Renaming an older adopted child?

I received an email from a mama about renaming a two-and-a-half-year-old that she and her husband are adopting, and she specifically asked for feedback from all of you. She writes,

We are a family built by adoption and we have named all of our children with different levels of biological family involvement … [Friends of friends have custody of their two-and-a-half-year-old grandson and] have asked us to adopt him … we initially intended to keep his name and perhaps consider a different middle name, but his grandparents had intended to change his name if they were to adopt him and have encouraged us to change his name … I am not sure how I feel about a 2 year old getting a name change, or how to transition to a new name … I would love it if you would crowd source opinions about changing names at this age.”

She also said that if they decide to change his name, it would only be because the grandparents asked them to, and they would ask the grandparents to help them choose the new name.

Please weigh in with your thoughts and experiences! I’ve posted about adoption and names several times, and I thought this post in particular might be helpful (great comments on it!), but any advice or thoughts you have for this specific family would be great. Thank you!!


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11 thoughts on “Renaming an older adopted child?

  1. oh my gosh, please don’t rename a 2 and a half year old! he has already gone through so much upheaval and change in his short life, but for the entirety of that life one constant for him has been his name. he will be SO confused if you suddenly tell him he’s not [his name] any more.

    i really do think you need to put your new son’s need for stability and constancy first, ahead of his grandparents’s wishes in this instance unfortunately. perhaps you could keep his name but also (**also** not instead!!) have a special nickname you use for him?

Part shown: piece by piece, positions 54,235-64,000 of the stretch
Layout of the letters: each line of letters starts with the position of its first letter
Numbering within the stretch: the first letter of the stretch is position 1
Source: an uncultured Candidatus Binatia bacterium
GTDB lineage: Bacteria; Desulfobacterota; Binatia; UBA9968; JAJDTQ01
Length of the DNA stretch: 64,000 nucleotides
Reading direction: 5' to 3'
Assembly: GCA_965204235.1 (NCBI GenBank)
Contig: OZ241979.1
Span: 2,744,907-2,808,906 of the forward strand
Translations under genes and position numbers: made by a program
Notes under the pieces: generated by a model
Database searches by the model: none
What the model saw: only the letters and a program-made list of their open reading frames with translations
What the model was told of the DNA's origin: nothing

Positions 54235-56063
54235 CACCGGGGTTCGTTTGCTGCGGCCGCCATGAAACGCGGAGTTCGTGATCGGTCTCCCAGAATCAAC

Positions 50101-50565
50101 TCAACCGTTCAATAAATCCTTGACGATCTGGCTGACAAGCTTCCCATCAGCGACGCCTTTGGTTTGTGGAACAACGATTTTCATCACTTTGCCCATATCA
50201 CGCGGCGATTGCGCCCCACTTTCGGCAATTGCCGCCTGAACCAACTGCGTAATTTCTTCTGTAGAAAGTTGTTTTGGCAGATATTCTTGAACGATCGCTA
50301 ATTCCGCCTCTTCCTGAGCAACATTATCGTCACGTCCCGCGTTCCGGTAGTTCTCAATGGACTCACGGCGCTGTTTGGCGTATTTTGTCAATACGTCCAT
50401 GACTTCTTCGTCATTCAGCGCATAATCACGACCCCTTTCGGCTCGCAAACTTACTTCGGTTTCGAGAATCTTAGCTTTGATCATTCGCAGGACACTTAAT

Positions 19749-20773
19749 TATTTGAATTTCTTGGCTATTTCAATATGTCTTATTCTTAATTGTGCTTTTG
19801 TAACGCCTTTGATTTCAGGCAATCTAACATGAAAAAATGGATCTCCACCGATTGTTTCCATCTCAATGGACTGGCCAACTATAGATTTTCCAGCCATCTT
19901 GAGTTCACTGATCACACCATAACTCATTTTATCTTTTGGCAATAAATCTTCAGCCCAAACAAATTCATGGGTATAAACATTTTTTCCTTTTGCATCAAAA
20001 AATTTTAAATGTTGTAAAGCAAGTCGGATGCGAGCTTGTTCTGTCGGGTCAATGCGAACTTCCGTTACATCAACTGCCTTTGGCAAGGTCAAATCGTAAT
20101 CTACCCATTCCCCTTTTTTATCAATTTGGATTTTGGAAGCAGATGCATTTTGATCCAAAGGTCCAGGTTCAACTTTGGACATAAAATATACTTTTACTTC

wishing you and your family all the best.

    Liked by 1 person

  2. I have no experience with adoption so please defer to others who do, but my immediate reaction was such that I felt I had to comment. Assuming the existing name is perfectly usable (which I’m sure it is given the original intention to keep it) and wouldn’t cause any other problems, it seems cruel to me to “take” one of the only things that may have been a constant in this child’s short life. My son has just turned 3 and absolutely by 2 1/2 he knew his name belonged to him, and was very connected to it, enthusiastically correcting anyone who called him anything else. It would be interesting to know the grandparents’ motivation behind changing it. If it’s just a question of preferences I’d say definitely not. If it’s for fresh start I understand, but I think an attempt to dilute the child’s identity or story so far would be misguided. Maybe there is room for compromise if the adopters decide they do want to change; transitioning to using a different nickname or something similar. A new or additional middle sounds like a nice marker of this new phase, without removing any of his past.

    Liked by 1 person

  3. I can’t speak to adoption specifically or to what circumstances might make keeping his birth name/receiving a new name better, but I wanted to say that kids are resilient. I have always called my kids by their first names, as well as a plethora of nicknames and pet names, and they quickly learn each new one and respond to it. My 2 and 3 year olds even enthusiastically nickname themselves at times. I still think it’d be ideal to retain some piece of the child’s birth name, but if you decide to change it entirely, I think it’d be easier by slowly introducing the new name more and more often with him, until you use the new name entirely rather than secondarily.

    Liked by 1 person

  4. My best friend was adopted at 2 and her name was changed because her older sister had the same name and so her parents re-named her. She adjusted fine as a child by all accounts, but as she was older it was more of an issue. She wished that they had just called her by her middle name and left it as is or kept the same names and switched first and middle.

    Liked by 1 person